OpenGL Weird vertical camera rotation

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Hi at all! I'm playing and experimenting with OpenGL. I wanted to do a 3D camera, and this is the algorithm I used:

1) Store global mouse coordinates
2) Reset mouse position at the center of the screen
3) Increment horizontal and vertical camera directions by the variation of mouse coordinates (what others call "delta" mouse coordinates, computed from the difference of previous stored variables)
4) Compute X, Y and Z position using trigonometry, then pass to the glm::lookAt object.

The horizontal rotation it's OK, but the vertical one isn't. I think the problem is the gimbal lock... I've noticed that I used two axis for the horizontal one, and only one for the vertical one. So, as far as I know from a book I've read, I should use quartenions because it adds a fourth dimension. I've not yet studied quartenions at school (I am at the last year of high school)...

This is what happens:

So, can you give me a quick solution or explanation to this problem?

This is the code if you need it:

// Projection matrix : 45° Field of View, calculated aspect ratio, display range : 0.1 to 100 units
projection = glm::perspective(glm::radians(45.0f), Screen.aspectRatio, 0.1f, 65535.0f);

// Compute camera directions
float cpos[] = { 0.0f, 0.0f, 0.0f };
int mpos[] = { 0, 0 };

SDL_GetGlobalMouseState(&mpos[0], &mpos[1]);
SDL_WarpMouseGlobal(Screen.displayMode.w / 2, Screen.displayMode.h / 2);

Params.h_dir += (float)(mpos[0] - Screen.displayMode.w / 2) / Params.mousePrecision;
Params.v_dir += (float)(mpos[1] - Screen.displayMode.h / 2) / Params.mousePrecision;

cpos[0] = Position.x + cos(glm::radians(Params.h_dir)) * Params.distance;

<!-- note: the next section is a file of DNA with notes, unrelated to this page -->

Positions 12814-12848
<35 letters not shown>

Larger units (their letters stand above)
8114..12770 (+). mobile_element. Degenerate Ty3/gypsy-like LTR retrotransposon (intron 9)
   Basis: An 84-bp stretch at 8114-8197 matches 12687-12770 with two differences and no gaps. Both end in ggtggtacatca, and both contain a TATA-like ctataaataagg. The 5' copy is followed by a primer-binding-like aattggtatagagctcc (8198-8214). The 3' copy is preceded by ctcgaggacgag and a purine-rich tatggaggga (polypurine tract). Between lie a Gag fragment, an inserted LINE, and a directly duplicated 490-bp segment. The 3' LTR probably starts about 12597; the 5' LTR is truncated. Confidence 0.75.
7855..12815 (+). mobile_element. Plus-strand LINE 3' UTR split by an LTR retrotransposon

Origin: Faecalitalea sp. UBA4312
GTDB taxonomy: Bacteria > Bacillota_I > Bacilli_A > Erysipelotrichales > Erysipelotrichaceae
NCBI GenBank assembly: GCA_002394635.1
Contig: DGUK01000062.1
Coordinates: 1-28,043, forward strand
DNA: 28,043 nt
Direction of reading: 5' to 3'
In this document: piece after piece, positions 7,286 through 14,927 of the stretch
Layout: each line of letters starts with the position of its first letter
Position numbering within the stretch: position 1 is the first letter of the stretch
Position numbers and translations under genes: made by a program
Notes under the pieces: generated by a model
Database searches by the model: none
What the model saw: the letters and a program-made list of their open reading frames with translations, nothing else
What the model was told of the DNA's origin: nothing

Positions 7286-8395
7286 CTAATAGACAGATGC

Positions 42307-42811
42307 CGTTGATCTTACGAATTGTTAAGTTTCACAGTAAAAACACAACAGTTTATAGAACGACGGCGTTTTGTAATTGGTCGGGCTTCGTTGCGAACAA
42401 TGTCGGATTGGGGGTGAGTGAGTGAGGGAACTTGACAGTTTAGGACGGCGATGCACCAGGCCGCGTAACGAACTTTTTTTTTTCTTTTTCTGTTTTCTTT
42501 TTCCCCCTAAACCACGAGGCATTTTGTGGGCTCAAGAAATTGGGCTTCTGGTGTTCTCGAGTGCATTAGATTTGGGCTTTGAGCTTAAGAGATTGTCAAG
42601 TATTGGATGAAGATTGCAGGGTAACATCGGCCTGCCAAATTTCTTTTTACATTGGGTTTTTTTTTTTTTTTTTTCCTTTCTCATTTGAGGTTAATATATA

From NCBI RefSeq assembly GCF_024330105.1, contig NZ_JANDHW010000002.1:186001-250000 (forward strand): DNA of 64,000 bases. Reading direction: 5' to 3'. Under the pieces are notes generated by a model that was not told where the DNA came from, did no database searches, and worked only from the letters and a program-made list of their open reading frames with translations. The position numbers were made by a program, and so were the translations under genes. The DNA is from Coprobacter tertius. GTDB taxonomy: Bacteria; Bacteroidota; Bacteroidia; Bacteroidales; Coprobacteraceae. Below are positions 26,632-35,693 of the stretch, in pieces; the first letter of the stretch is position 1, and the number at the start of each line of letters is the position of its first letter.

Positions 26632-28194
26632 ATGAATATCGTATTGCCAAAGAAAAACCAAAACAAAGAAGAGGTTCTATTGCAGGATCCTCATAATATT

cpos[1] = Position.y + sin(glm::radians(Params.v_dir)) * Params.distance;
cpos[2] = Position.z + sin(glm::radians(Params.h_dir)) * Params.distance;

// Camera matrix
view = glm::lookAt(
glm::vec3(cpos[0], cpos[1], cpos[2]), // Camera is at computed position in World Space
glm::vec3(Position.x, Position.y, Position.z), // and looks at the origin
glm::vec3(0, 1, 0)  // Head is up (set to 0, -1, 0 to look upside-down)
);

Edited by ReDevilGames

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You seem to map the mouse pointer position to a kind of inclination and azimuth pair of angles, using them together with a fix distance (radius) as spherical coordinates, convert that into cartesian coordinates, and transform that from object local into global space.

Accordingly to the formulas found e.g. at the end of the section here, your trigonometry isn't correct then.

Edited by haegarr

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Mmhh, Ok, I managed to do a nice third person camera with little changes:
cpos[0] = Position.x + cos(glm::radians(Params.v_dir)) * cos(glm::radians(Params.h_dir)) * Params.distance;
cpos[1] = Position.y + sin(glm::radians(Params.v_dir)) * Params.distance;


I also restricted vertical rotation to stay between [-90, 90]. It's nice :)

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